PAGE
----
Proposals from the
International Organisation of Securities Commissions (Iosco)
have been widely criticised for distinguishing between exchange
traded funds (ETFs) and collective investment funds
published consultation on ETFs proposed specific guidelines
relating only to ETFs, instead of all CIFs.
The chairman of Lyxor Asset
Management, Alain Dubois, did not understand why Iosco had
adopted this approach, saying that most of the proposals would
be applicable to all CIFs.
"Iosco said themselves that
ETFs are CIFs, but it wants to propose guidelines only for
CIFs," said Dubois.
The difference between ETFs
and undertakings for collective
investment in transferable securities funds (Ucits) is
that ETFs are listed on a stock exchange.
Joanna Cound, managing
director, government relations at Black Rock agreed that ETFs
are largely Ucits products, meaning they are subject to the
strict rules of issuer diversification, counterparty exposure
and collateral quality.
"I would say however that
there is large range of different funds out there," said Cound.
"We would classify them as exchange traded products (ETPs) -
some of which are Ucits."
Speaking at the
EC’s shadow banking conference, an opportunity for
stakeholders to participate in the unfolding debate, Dubois
said that it is strange that derivatives are popularly
associated with ETFs.
The derivatives used by ETFs
are straightforward instruments. "They are simply derivatives
that transform one basket of securities into the performance of
another basket of securities," he said.
Addressing the issue of
securities lending, Cound said that it is important for policy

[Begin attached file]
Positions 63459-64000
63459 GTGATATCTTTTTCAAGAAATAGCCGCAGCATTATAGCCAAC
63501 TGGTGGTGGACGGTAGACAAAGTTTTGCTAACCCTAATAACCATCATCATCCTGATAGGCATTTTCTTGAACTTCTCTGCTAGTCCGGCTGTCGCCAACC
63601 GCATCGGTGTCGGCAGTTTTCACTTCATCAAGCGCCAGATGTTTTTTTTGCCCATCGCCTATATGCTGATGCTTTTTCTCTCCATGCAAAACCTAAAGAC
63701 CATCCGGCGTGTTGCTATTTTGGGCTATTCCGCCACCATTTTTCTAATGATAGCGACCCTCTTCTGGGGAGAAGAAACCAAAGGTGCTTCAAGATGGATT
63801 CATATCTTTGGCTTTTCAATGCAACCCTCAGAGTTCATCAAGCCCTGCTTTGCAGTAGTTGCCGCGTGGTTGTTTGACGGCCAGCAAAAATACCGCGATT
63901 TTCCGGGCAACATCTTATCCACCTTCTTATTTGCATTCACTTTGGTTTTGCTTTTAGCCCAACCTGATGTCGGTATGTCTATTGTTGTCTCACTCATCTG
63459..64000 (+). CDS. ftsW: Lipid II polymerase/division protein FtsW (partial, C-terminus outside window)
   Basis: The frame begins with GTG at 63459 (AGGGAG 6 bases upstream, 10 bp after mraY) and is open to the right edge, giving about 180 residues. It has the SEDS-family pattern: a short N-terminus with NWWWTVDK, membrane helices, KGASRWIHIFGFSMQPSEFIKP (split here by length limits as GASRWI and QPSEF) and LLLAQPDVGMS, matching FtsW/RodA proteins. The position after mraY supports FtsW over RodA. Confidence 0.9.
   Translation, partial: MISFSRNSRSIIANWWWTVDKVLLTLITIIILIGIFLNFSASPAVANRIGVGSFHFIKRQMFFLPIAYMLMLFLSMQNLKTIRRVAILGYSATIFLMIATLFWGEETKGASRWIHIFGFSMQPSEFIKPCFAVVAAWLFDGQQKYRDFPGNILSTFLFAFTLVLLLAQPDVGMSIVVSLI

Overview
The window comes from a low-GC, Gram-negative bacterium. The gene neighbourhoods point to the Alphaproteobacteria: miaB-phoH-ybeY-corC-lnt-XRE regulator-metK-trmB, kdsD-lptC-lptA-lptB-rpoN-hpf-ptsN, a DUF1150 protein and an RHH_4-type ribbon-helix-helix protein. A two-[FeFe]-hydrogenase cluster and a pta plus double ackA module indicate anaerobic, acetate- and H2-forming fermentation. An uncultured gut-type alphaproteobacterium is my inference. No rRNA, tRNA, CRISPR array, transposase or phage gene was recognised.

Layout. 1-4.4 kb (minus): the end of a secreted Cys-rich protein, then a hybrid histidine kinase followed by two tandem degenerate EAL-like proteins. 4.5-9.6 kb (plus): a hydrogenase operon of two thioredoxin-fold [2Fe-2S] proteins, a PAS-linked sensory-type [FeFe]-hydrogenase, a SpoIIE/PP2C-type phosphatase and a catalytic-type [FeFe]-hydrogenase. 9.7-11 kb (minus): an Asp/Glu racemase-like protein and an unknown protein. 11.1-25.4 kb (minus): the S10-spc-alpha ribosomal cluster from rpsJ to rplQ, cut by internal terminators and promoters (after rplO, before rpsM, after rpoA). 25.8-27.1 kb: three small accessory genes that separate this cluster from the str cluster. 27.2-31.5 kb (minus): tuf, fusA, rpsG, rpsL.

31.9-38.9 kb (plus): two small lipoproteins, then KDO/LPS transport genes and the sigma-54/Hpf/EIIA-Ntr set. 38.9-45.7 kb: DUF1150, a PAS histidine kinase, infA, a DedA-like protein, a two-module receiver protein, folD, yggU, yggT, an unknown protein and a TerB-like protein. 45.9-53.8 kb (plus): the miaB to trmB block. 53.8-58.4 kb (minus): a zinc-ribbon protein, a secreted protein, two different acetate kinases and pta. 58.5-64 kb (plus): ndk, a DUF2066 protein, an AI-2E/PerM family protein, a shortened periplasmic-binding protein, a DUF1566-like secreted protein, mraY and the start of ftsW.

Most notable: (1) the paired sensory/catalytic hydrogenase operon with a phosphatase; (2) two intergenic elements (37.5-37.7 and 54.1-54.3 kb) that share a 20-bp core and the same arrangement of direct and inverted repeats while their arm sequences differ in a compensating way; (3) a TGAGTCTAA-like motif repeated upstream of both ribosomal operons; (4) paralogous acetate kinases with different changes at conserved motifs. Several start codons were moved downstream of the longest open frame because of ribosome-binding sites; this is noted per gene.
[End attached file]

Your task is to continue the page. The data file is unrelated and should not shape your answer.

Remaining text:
makers to understand that it is an ancillary
"Some funds lend securities
when it is beneficial to the end investors, others
don’t," she said.
On average, in Europe, the
amount of securities that BlackRock lends out is around 15% of
The BlackRock representative
added that it’s important to differentiate between
swap based ETFs and securities lending. While securities
lending is ancillary - the fund can run without securities
lending - swaps are inherent to the swap ETF.
Guillaume Prache, vice chair
of the European Commission’s financial services
user group, emphasised that the main actors in shadow banking
are the banks.
"For us it’s not
only shadow banking, but it’s also banking
shadows," said Prache.
Prache wanted to know where
the lending of all of these swaps goes. And, importantly, what
the banks are using them for.
from the statistics that it’s not going to the
real economy," he added.
A key point raised at the
session addressing investment funds, ETFs and shadow banking
issues was that it is retail investors that have the real
problem with index ETFs.
In Europe 90% of the index ETF
is institutional markets, with the remaining 10% is for retail
investors. In the US the split is 50:50.
"Index ETFs are
straightforward investment proposals for retail investors, they
are very low cost for the retail investors," said
But despite this, they are not
offered to retail investors.